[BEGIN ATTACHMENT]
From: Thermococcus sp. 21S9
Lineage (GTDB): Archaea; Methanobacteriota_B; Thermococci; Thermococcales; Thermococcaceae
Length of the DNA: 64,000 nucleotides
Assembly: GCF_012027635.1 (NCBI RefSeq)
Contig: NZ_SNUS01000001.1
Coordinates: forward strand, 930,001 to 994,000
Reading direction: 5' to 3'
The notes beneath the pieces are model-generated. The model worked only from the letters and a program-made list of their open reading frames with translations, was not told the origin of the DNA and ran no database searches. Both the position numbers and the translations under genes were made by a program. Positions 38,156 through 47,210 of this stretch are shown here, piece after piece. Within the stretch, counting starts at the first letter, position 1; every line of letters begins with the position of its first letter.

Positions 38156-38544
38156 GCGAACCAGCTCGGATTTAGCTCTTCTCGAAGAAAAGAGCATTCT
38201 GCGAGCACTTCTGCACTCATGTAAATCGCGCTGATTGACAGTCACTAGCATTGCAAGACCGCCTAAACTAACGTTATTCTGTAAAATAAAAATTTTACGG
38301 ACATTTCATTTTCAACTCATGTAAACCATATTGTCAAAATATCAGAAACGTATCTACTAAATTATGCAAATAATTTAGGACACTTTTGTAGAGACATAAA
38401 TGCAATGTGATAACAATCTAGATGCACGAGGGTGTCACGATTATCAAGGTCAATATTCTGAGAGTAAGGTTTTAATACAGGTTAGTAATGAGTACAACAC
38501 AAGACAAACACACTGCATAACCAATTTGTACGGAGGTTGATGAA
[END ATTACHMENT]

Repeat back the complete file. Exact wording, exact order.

From: Thermococcus sp. 21S9
Lineage (GTDB): Archaea; Methanobacteriota_B; Thermococci; Thermococcales; Thermococcaceae
Length of the DNA: 64,000 nucleotides
Assembly: GCF_012027635.1 (NCBI RefSeq)
Contig: NZ_SNUS01000001.1
Coordinates: forward strand, 930,001 to 994,000
Reading direction: 5' to 3'
The notes beneath the pieces are model-generated. The model worked only from the letters and a program-made list of their open reading frames with translations, was not told the origin of the DNA and ran no database searches. Both the position numbers and the translations under genes were made by a program. Positions 38,156 through 47,210 of this stretch are shown here, piece after piece. Within the stretch, counting starts at the first letter, position 1; every line of letters begins with the position of its first letter.

Positions 38156-38544
38156 GCGAACCAGCTCGGATTTAGCTCTTCTCGAAGAAAAGAGCATTCT
38201 GCGAGCACTTCTGCACTCATGTAAATCGCGCTGATTGACAGTCACTAGCATTGCAAGACCGCCTAAACTAACGTTATTCTGTAAAATAAAAATTTTACGG
38301 ACATTTCATTTTCAACTCATGTAAACCATATTGTCAAAATATCAGAAACGTATCTACTAAATTATGCAAATAATTTAGGACACTTTTGTAGAGACATAAA
38401 TGCAATGTGATAACAATCTAGATGCACGAGGGTGTCACGATTATCAAGGTCAATATTCTGAGAGTAAGGTTTTAATACAGGTTAGTAATGAGTACAACAC
38501 AAGACAAACACACTGCATAACCAATTTGTACGGAGGTTGATGAA